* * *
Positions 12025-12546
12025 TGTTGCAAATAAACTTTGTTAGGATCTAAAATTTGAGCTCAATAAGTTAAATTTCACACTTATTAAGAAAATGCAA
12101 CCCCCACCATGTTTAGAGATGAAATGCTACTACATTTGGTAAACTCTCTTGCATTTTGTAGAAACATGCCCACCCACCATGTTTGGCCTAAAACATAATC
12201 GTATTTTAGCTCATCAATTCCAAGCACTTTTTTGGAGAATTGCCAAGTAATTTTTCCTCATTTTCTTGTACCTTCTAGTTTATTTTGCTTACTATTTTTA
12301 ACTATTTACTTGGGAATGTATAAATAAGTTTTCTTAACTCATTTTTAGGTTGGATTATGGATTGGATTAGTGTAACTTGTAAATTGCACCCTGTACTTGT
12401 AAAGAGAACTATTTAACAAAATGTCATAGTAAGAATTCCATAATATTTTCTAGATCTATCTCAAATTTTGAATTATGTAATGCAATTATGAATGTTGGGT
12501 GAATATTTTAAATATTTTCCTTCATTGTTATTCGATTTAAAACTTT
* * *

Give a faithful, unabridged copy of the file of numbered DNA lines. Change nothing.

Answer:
Positions 12025-12546
12025 TGTTGCAAATAAACTTTGTTAGGATCTAAAATTTGAGCTCAATAAGTTAAATTTCACACTTATTAAGAAAATGCAA
12101 CCCCCACCATGTTTAGAGATGAAATGCTACTACATTTGGTAAACTCTCTTGCATTTTGTAGAAACATGCCCACCCACCATGTTTGGCCTAAAACATAATC
12201 GTATTTTAGCTCATCAATTCCAAGCACTTTTTTGGAGAATTGCCAAGTAATTTTTCCTCATTTTCTTGTACCTTCTAGTTTATTTTGCTTACTATTTTTA
12301 ACTATTTACTTGGGAATGTATAAATAAGTTTTCTTAACTCATTTTTAGGTTGGATTATGGATTGGATTAGTGTAACTTGTAAATTGCACCCTGTACTTGT
12401 AAAGAGAACTATTTAACAAAATGTCATAGTAAGAATTCCATAATATTTTCTAGATCTATCTCAAATTTTGAATTATGTAATGCAATTATGAATGTTGGGT
12501 GAATATTTTAAATATTTTCCTTCATTGTTATTCGATTTAAAACTTT